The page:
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Your Opinion: Competing visions for Americans

January 11, 2022 at 4:00 a.m.

Bruce A. Bowman

Jefferson City

Dear Editor:

Americans are divided. Charles Dickens' words to open "A Tale of Two Cities" apply today.

"It was the best of times, it was the worst of times, it was the age of wisdom, it was the age of foolishness, it was the epoch of belief, it was the epoch of incredulity, it was the season of Light, it was the season of Darkness, it was the spring of hope, it was the winter of despair, we had everything before us, we had nothing before us, ..."

Our nation mirrors this duality. Virtuous and unscrupulous. Judicious and reckless.

A tale of two cities. Two competing American visions of our future. The City on the Hill or Gotham City?

Americans have found inspiration in Jesus' Sermon on the Mount and the Apostle Matthew's words, "You are the light of the world. A city on a hill can't be hidden." Citizens assert their God-given rights in our Constitution. A place where not everything goes right, but people do the right things. The City on the Hill.

The actual landscape is different. Americans in masks walk past shuttered restaurants and stores. Rioters roam and attack police. Mobs loot shops. Schools are closed. Americans are forced out of jobs. Demonstrators assault the Capitol. The president and Congress brand groups as racist enemies. Dissent is censored. Oppressive heavy-handedness settles on us. Gotham City.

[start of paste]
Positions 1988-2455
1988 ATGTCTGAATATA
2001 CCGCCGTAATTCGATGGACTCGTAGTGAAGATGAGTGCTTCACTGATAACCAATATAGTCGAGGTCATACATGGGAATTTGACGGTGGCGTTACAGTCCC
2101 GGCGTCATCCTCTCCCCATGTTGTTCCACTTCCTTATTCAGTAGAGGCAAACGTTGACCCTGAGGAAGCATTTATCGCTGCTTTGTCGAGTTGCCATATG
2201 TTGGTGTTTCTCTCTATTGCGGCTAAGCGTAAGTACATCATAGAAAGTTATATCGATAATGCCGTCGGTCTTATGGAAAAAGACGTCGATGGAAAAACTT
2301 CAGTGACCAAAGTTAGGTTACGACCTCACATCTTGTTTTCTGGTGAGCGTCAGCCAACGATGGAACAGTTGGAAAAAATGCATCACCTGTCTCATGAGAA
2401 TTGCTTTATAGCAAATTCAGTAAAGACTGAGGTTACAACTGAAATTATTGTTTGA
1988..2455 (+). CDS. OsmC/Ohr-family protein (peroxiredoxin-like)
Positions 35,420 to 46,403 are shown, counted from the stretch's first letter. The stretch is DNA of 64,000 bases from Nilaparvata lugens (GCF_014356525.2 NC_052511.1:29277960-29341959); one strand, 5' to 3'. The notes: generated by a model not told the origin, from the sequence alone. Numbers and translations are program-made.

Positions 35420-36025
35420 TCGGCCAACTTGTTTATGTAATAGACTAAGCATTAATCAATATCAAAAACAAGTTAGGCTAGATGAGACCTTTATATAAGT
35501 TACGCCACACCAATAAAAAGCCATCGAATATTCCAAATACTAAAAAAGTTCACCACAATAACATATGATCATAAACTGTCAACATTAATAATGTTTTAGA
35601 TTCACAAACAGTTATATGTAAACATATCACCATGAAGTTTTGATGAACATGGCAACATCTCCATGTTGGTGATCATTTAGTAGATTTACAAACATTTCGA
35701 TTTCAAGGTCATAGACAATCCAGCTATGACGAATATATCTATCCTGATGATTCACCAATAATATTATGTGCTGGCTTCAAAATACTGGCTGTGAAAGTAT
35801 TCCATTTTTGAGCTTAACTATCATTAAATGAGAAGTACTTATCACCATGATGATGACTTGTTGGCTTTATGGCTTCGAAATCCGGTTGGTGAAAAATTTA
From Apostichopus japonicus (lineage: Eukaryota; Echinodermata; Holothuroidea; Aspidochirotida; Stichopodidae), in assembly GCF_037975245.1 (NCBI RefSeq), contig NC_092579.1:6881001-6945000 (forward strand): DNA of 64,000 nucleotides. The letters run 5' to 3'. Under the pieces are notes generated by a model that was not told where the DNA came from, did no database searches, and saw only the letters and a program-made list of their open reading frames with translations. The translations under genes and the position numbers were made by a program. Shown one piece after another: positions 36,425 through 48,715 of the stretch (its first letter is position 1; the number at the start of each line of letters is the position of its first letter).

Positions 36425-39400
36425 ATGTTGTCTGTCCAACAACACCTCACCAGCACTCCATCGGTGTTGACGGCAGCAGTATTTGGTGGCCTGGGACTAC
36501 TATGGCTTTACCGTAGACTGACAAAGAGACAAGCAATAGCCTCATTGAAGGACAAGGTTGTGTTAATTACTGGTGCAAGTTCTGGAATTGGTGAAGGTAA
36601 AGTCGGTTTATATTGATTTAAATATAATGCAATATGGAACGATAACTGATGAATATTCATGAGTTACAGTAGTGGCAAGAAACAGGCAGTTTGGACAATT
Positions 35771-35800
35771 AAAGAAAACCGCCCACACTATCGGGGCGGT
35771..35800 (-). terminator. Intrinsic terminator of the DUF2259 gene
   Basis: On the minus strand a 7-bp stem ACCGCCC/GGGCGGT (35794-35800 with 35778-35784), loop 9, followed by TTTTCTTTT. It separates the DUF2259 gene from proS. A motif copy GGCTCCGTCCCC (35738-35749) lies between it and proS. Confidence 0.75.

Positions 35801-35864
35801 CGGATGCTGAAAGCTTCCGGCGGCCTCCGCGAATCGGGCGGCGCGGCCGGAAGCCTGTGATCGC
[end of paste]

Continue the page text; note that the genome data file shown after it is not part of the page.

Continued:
Do we still know the City on the Hill intended for us? What is the secret of success?

Liberty. We forget this at our peril. The City on the Hill thrives because people are free. Our free markets and free citizens have reduced poverty, abolished slavery, eradicated diseases, and won world wars.

We have committed errors. We aren't perfect but we don't allow failures to define us and we aren't embarrassed by our good fortune.

Gotham leaders accuse the successful of exploitation and view hard-earned gains as theft. Hard work, family values and Christian faith are marks of racist cultures. But how long can you allocate more than you produce?

It comes down to first principles. Does government serve the individual or do we serve Washington? Are our rights ancient relics and ill-begotten legacies of racists? The choice is defined by our views of liberty, morality and government.

It is a tale of two cities. In one we have wisdom, belief and hope. The other offers foolishness, incredulity and despair.

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